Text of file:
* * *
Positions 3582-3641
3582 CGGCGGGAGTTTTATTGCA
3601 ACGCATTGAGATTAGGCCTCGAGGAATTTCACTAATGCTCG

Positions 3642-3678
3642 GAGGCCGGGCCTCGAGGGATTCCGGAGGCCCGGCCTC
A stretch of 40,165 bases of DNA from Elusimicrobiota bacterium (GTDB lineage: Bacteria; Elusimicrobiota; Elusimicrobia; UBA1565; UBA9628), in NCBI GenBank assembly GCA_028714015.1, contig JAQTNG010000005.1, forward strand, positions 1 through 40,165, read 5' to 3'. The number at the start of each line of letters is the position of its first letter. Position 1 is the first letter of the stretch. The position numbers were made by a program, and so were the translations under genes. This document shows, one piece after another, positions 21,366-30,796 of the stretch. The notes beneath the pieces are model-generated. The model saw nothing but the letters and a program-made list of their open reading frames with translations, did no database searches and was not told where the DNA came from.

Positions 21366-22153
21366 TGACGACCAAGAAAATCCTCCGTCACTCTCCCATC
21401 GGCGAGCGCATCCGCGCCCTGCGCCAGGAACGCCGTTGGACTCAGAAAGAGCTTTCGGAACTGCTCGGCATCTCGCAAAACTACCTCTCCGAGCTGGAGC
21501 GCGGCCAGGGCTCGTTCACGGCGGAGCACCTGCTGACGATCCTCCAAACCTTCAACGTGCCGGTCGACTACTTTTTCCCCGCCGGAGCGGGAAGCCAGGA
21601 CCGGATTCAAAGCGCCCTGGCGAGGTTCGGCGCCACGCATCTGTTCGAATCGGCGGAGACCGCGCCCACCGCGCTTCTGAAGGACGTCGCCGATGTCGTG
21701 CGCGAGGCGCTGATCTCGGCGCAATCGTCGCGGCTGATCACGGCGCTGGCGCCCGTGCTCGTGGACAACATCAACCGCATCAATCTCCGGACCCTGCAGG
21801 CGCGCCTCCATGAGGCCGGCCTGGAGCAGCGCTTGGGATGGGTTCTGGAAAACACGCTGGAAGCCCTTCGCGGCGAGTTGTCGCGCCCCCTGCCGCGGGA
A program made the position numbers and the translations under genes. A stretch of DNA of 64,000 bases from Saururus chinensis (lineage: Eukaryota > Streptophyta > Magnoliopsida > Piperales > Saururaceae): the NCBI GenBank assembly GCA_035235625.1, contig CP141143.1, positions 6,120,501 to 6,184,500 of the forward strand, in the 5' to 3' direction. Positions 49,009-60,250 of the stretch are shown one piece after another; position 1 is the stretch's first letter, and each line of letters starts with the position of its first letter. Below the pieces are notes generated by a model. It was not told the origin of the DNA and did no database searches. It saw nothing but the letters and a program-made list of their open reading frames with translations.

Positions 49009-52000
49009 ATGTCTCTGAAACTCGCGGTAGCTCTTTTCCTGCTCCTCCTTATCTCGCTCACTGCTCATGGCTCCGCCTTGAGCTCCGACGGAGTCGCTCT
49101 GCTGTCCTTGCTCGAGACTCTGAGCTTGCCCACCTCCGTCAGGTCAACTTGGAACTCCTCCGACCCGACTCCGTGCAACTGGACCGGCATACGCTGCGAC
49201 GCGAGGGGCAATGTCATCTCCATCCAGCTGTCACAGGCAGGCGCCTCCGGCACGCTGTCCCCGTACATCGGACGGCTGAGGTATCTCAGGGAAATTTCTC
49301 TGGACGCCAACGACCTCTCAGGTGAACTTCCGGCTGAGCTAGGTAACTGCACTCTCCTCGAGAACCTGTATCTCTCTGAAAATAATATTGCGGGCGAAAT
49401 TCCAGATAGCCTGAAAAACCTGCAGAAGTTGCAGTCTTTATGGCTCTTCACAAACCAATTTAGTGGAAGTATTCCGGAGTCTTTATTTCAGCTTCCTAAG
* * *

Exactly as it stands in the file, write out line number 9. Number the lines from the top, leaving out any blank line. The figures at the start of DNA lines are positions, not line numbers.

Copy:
21401 GGCGAGCGCATCCGCGCCCTGCGCCAGGAACGCCGTTGGACTCAGAAAGAGCTTTCGGAACTGCTCGGCATCTCGCAAAACTACCTCTCCGAGCTGGAGC